Family members who don’t practice are persecuted by association, which results in fractured families; the pressure commonly leads to couples divorcing. This sad story plays out in Sun’s life and it’s heartbreaking to see his stoic but ill-fated marriage fall apart. The interview footage of Sun’s wife is some of the most moving in the film. It’s clear she cares deeply for her husband, but she’s faced with an impossible set of circumstances.
As much as “Letter from Masanjia” is a criticism of China’s labour camp system, it is also a story of how a husband and wife, good people who just want to live a normal life, are torn asunder by the fear and intimidation of a corrupt police state.
One might expect Sun to bear some resentment toward his captors, but instead he comes across as calm and generous. The plight of China’s dissidents is poignantly humanized through Sun’s humble force of character.
Getting the story right
Lee’s Flying Cloud has become the de facto film production company for exposing the crimes of the Chinese regime. Films like the Peabody award-winning “Human Harvest” have earned the company a reputation as a fierce and credible advocate for human rights.
Lee and his team would have struggled under the weight of getting this story right. They had to make difficult decisions, knowing that the film could put Sun’s connections in China at risk. Lee was entrusted with the responsibility of doing justice to Sun’s journey, and with “Letter from Masanjia” he hit the mark.
The film itself is a bit of a miracle. Most of the footage was smuggled out of China by Sun over the course of production. It’s rare for this type of candid documentation to escape the country’s tightly controlled borders and even rarer for it to receive this level of production.
Shot by amateur filmmakers, the footage depicts the immediacy of Sun’s circumstances in a way that keeps the film fast-paced and suspenseful. It was up to Lee and his team to assemble it into a cohesive narrative.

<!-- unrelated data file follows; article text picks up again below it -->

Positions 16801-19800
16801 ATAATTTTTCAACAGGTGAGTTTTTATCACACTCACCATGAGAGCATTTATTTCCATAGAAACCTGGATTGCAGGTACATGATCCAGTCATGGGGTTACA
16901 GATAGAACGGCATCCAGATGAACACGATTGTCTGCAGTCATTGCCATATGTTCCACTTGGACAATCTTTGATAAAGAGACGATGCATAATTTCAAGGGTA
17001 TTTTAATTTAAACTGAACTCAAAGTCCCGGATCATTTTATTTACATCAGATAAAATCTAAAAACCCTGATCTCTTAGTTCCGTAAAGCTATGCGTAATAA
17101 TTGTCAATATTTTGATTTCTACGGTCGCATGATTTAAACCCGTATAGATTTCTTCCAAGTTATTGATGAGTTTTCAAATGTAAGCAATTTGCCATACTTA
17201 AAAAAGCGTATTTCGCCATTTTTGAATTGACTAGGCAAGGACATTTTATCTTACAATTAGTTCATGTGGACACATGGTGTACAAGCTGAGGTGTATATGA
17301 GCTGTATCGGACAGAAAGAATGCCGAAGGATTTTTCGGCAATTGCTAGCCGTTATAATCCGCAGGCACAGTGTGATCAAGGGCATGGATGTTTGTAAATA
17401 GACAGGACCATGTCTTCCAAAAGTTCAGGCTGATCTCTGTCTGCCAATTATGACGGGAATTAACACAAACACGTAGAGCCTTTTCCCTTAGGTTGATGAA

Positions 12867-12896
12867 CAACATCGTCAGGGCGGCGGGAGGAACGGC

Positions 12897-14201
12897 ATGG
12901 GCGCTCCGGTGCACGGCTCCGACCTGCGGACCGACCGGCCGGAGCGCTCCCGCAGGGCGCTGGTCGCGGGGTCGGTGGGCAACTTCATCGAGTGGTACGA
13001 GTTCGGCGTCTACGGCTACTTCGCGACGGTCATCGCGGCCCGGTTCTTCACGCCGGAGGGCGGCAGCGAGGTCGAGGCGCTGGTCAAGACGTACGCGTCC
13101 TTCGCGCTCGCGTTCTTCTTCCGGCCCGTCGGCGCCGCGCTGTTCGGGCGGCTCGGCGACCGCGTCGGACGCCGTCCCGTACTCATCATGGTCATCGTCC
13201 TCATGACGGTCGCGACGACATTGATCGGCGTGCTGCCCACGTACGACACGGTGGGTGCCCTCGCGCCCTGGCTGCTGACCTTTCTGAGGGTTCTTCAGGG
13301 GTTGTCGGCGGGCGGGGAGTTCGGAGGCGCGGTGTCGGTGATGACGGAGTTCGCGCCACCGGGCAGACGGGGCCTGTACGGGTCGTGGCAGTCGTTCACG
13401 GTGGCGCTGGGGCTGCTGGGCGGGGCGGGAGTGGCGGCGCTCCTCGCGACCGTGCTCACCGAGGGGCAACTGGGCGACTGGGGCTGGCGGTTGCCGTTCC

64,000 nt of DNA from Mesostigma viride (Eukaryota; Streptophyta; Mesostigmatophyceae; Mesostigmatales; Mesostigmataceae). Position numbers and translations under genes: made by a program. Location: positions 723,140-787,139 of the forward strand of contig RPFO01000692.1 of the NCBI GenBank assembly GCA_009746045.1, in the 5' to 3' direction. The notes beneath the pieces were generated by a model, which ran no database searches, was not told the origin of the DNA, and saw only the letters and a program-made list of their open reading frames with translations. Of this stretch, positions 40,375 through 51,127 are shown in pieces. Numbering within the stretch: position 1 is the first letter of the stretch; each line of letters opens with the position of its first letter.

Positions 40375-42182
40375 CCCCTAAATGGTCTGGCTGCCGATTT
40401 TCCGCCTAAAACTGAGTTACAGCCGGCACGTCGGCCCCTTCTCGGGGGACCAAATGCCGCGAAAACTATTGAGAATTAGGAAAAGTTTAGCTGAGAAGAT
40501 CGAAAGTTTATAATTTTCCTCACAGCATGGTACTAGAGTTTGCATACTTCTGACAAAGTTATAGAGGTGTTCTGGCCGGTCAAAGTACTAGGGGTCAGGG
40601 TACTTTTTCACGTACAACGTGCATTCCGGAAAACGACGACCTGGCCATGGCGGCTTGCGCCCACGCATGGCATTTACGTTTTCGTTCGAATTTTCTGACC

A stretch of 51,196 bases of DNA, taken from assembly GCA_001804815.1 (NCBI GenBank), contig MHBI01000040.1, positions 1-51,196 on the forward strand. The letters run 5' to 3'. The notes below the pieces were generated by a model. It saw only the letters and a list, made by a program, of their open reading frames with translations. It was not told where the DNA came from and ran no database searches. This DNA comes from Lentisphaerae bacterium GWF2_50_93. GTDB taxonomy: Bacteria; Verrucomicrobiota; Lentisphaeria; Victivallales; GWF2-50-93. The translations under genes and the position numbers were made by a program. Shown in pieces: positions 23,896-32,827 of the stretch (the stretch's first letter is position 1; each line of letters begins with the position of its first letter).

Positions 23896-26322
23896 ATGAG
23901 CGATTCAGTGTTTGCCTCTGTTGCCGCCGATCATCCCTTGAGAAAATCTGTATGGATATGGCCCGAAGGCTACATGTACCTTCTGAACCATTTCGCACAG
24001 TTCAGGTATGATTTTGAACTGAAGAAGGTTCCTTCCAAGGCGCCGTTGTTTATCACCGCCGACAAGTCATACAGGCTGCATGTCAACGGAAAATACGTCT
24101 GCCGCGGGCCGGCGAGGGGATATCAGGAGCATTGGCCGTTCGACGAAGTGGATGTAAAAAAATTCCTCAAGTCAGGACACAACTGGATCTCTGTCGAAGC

The film is augmented with dystopian animation of the stark realities of Masanjia and the torture methods used on Sun—not graphic but designed to get the point across. The original sketches were hand-drawn by Sun, adding an element of authenticity to the animation.
A Crack in the Foundation
One might expect a happy ending and a just resolution, but Sun’s journey does not end in triumph. His ultimate sacrifice makes this story all the more important to tell.
Aleksandr Solzhenitsyn’s seminal “Gulag Archipelago,” a stark account of the Soviet-era labour re-education system and the impact it had on society, laid bare the ideological pathologies of Marxism. The three-volume exposé is regarded as a key document in the fall of the Soviet Union. Knowledge, combined with desperation and a weariness of oppression, turned an already disaffected public against the communist doctrine the country had once embraced.
China is at a similar crossroads. Persecution and intimidation make a population distrustful and rebellious. Sun’s inspiring story may not single-handedly bring down the Communist Party that rules the country with an iron fist, but it will surely widen the cracks in its foundation.
At just over an hour in length, “Letter from Masanjia” is a pointed criticism of totalitarianism as well as a celebration of the human spirit. The authenticity of the plight of Sun and his family speaks volumes about the state of China’s regime. It’s not a pretty picture.
Fully aware of the suffering his family endured because of his convictions, a resolute Sun says, “I believe doing something to change the system is the best way to make it up to my family.” And make it up he has.
“Letter from Masanjia” will screen at Hot Docs on April 27, April 29, and May 4 at TIFF Bell Lightbox Theatre, with director Leon Lee in attendance plus special guest Julie Keith who found the letter. The festival runs from April 26 to May 5.